Honoring fallen troopers or endorsing religion? Highway crosses in Utah
Crosses are once again in the courts as the state of Utah fights for its right to memorialize fallen state troopers through white crosses on highways.
In August 2010, the 10th U.S. Circuit Court of Appeals ruled that the 14 white crosses violate the establishment clause of the First Amendment, which prohibits government endorsement of a religion. But it has since placed a stay on the order, which would remove the crosses, paving the way for the case to be heard by the U.S. Supreme Court.
A group called American Atheists Inc. sued the state of Utah in 2005, saying the crosses should be taken off state land. Its attorney, Brian Barnard, told the Deseret News: “The cross is such a poignant religious symbol that calling it a memorial and putting the troopers’ names on it doesn’t change the significant poignant nature of the cross. And when you put it on government property, it becomes government endorsement.”
But Utah Attorney General Mark Shurtleff disagrees, saying that crosses take on a different, nonreligious meaning in this context.
|American Athiests, Inc. say that the state of Utah violated the establishment clause of the First Amendment – “Congress shall make no law respecting an establishment of religion, or prohibiting the free exercise thereof” – by placing the crosses along the highway.It was included in the Bill of Rights so the government would not be able to establish a national religion. In 1802, President Thomas Jefferson coined the phrase "separation of church and state" when writing about the First Amendment.
“People know when they see a white cross on the side of the road, they know somebody died there,” he said. “The poor atheist who sees that knows it. He’s not forced to think about Christ or Christianity or to change his religion.”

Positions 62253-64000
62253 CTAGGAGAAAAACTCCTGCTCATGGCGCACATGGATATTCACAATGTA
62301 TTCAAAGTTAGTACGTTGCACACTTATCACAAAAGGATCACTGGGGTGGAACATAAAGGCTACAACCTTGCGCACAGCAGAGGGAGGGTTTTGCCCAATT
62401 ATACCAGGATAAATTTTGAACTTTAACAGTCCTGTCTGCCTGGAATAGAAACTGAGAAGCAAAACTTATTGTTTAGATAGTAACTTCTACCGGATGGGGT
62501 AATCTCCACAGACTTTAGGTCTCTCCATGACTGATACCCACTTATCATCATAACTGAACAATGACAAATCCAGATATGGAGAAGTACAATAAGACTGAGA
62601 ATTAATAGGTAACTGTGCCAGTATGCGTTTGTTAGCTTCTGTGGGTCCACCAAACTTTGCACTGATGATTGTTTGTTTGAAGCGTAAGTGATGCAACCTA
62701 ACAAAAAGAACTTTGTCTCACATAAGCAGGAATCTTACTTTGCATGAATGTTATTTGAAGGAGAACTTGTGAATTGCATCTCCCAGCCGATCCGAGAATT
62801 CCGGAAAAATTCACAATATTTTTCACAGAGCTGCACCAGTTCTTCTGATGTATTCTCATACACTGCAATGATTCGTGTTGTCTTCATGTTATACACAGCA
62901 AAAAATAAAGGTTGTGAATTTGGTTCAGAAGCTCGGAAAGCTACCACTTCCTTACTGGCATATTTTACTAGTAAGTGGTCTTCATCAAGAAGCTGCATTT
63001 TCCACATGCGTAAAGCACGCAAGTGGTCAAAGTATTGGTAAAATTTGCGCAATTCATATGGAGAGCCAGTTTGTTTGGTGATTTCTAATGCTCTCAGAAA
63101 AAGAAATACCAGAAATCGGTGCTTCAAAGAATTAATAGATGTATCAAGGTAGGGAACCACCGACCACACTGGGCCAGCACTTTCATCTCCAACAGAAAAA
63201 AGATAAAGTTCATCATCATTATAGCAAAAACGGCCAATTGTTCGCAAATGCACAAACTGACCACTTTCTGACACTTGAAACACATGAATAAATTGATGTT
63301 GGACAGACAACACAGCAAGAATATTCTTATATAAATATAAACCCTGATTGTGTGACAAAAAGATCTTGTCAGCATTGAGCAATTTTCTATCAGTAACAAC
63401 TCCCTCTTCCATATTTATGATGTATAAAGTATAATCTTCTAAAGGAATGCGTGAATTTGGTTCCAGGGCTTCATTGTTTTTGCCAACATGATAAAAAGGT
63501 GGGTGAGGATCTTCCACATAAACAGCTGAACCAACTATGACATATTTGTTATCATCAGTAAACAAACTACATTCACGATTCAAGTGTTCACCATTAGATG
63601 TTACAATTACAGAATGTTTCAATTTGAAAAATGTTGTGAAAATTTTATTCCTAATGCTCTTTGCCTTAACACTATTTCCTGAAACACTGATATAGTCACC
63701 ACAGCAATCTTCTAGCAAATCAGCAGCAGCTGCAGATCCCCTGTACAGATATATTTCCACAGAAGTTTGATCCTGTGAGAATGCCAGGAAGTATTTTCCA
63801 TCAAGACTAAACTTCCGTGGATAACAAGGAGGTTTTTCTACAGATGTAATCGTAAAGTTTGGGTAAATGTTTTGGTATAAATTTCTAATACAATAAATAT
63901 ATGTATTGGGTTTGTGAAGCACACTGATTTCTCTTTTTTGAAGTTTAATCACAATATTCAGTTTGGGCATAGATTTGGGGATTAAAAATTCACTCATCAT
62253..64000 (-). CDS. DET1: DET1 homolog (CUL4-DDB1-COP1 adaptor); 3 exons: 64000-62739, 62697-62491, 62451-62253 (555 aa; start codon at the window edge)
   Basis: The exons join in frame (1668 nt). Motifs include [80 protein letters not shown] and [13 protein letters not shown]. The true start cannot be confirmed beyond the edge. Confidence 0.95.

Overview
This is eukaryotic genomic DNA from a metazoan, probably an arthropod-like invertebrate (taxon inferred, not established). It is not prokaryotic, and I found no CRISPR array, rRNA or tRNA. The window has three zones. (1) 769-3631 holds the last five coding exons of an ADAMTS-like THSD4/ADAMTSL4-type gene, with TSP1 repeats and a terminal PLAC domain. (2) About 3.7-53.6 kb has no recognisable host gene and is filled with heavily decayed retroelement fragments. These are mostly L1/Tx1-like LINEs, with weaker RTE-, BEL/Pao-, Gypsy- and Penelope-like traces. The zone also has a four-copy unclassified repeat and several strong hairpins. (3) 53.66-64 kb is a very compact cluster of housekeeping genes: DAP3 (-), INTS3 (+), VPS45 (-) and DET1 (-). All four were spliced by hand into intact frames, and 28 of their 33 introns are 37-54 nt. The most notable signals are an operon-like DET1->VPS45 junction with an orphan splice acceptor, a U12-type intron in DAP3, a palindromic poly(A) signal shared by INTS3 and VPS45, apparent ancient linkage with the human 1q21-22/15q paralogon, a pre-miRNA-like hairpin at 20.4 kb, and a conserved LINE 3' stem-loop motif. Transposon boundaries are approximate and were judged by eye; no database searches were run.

This argument comes up often; in 2009, the Supreme Court heard arguments over the constitutionality of a cross in the middle of the Mojave Desert, on a federal preserve. This cross was meant to memorialize veterans of World War I, but a caretaker sued, saying it violated the establishment clause. The Supreme Court sent the case back to a lower court in late April 2010; Justice Anthony Kennedy wrote, “The goal of avoiding governmental endorsement of religion does not require eradication of all religious symbols in the public realm.” Two weeks later, the cross was stolen.
In Utah, American Atheists Inc. is not looking to remove the memorials to the fallen state troopers. It wants them honored, Barnard told the Deseret News, but the group wants the state to find a secular way to do it. “The memorials … should be such that they don’t emphasize…one religion to the exclusion of others,” he said.
What do you think?
Do highway crosses honor fallen state troopers or endorse religion? Does the cross take on a nonreligious meaning in this context, indicating that someone died but not advocating one faith over others? Or does a cross’s religious meaning override any other context? If you were an atheist, would you find these crosses offensive? What if you were an atheist and a relative of a fallen trooper? Join the discussion and let us know what you think!
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